Monsteras are sensitive to being over-watered, so it’s better to err on the side of too little water, rather than giving it too much. To check whether your plant is ready for a drink, push the tip of your finger into the surface of the soil. If it is still damp, don’t water it any further.

Watering a Monstera Plant

You should only add more water once the soil is dry to around an inch or two inches down. It is also a good idea to check that the Monstera is draining properly, otherwise, it could end up sitting in water, which will cause root rot.

Don’t try to do it on a schedule, because the rate at which the plant takes up water and water evaporates will vary enormously depending on your environment. If you keep your home cool, it will take a lot longer. If your home is hot, your plant might need a drink more often.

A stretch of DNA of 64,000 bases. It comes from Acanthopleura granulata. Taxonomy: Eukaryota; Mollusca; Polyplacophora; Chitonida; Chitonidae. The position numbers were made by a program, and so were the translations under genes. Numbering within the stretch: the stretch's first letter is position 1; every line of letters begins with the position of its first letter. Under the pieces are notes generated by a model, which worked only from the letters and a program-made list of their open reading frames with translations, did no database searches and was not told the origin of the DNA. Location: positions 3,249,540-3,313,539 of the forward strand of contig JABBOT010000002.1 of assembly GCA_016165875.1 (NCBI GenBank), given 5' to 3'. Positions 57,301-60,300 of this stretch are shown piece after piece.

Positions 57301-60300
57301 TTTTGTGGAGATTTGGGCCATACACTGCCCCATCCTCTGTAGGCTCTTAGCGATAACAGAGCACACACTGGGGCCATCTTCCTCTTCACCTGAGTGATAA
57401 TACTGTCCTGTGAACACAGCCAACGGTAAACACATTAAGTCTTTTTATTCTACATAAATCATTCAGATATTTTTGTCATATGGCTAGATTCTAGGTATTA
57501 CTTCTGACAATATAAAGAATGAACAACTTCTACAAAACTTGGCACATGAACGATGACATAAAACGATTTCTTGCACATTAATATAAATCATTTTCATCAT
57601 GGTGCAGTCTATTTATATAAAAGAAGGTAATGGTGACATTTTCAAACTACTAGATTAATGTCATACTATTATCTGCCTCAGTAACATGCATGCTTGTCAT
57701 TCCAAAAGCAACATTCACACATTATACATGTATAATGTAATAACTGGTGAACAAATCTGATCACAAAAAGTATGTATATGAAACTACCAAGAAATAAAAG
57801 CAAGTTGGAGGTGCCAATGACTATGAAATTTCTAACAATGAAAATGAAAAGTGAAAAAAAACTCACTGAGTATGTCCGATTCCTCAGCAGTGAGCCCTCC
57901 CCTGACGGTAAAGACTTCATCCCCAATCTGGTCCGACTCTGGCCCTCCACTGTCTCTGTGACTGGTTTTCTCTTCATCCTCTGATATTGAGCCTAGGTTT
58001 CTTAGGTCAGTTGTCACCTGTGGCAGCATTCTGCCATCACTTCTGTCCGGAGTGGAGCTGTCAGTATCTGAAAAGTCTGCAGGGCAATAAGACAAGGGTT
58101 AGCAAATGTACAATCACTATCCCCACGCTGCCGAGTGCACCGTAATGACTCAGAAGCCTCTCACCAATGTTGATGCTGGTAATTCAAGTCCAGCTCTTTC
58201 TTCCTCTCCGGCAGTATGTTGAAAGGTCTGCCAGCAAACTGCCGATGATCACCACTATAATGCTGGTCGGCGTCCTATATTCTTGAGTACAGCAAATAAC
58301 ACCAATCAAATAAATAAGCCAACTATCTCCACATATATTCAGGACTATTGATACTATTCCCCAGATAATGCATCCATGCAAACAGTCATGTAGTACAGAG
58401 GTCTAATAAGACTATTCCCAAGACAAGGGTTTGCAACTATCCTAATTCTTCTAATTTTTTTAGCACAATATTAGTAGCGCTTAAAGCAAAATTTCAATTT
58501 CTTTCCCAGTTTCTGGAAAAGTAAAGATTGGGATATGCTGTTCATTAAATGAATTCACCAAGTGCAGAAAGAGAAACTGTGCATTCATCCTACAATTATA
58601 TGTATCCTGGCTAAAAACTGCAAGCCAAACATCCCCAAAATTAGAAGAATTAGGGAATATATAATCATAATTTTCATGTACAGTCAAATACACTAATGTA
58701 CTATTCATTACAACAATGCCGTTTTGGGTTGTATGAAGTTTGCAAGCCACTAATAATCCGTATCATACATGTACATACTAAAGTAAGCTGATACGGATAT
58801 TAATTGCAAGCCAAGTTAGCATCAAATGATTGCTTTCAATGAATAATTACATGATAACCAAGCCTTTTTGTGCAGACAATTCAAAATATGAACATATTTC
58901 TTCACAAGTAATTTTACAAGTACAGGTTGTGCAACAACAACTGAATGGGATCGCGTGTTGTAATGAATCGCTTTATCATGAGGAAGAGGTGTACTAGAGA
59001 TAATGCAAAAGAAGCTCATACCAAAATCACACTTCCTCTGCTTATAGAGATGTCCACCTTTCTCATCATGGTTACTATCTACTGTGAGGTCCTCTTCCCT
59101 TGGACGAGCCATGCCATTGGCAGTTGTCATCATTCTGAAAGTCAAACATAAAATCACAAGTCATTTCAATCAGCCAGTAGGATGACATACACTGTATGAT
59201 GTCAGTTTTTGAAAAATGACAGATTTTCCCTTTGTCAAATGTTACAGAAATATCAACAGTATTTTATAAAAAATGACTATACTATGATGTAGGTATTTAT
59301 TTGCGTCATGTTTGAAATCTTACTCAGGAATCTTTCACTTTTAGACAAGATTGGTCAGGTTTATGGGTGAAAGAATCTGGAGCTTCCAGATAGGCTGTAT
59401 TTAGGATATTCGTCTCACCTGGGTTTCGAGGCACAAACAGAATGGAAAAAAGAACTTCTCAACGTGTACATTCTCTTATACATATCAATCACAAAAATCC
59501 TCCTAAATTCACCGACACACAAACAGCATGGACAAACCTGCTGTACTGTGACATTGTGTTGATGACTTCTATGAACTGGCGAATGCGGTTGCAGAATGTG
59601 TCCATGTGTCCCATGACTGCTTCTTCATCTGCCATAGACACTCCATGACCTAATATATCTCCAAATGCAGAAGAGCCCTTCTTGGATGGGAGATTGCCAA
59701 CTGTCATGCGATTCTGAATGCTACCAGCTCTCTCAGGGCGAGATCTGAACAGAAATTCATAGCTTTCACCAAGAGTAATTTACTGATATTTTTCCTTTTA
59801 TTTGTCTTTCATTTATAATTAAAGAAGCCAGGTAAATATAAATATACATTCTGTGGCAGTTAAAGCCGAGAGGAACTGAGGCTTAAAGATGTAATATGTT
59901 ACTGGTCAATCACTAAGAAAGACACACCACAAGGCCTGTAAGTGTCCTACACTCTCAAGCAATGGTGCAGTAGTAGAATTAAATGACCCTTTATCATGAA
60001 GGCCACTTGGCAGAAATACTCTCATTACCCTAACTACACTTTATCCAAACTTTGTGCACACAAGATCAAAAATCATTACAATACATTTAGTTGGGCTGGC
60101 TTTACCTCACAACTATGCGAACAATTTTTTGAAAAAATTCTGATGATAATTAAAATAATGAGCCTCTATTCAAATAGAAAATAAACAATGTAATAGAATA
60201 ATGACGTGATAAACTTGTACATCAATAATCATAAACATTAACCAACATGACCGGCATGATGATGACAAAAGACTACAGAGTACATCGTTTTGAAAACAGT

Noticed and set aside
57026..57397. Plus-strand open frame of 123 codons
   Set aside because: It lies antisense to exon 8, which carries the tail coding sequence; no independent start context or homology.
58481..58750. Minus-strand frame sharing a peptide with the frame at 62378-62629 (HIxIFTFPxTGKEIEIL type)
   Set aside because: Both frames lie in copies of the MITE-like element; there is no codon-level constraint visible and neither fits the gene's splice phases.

Check the soil, and do not over-water it. On the other hand, don’t leave it without a drink for the entire winter, because it won’t be happy.

Should You Fertilize Your Plant During The Winter?

Many people choose not to fertilize their Monsteras during the winter. The plant is dormant and so should not need much food, and over-fertilizing can cause all sorts of problems, such as root burn and brown spots on the leaves.

If you do want to keep fertilizing, you should reduce the frequency and dilute the dose more heavily. If your plant hasn’t turned dormant, it may benefit from this extra food and keep growing (albeit very slowly, because the light levels will be low).

Dilute the fertilizer to half or a quarter of its normal strength, and only fertilize your plant once every two or three months.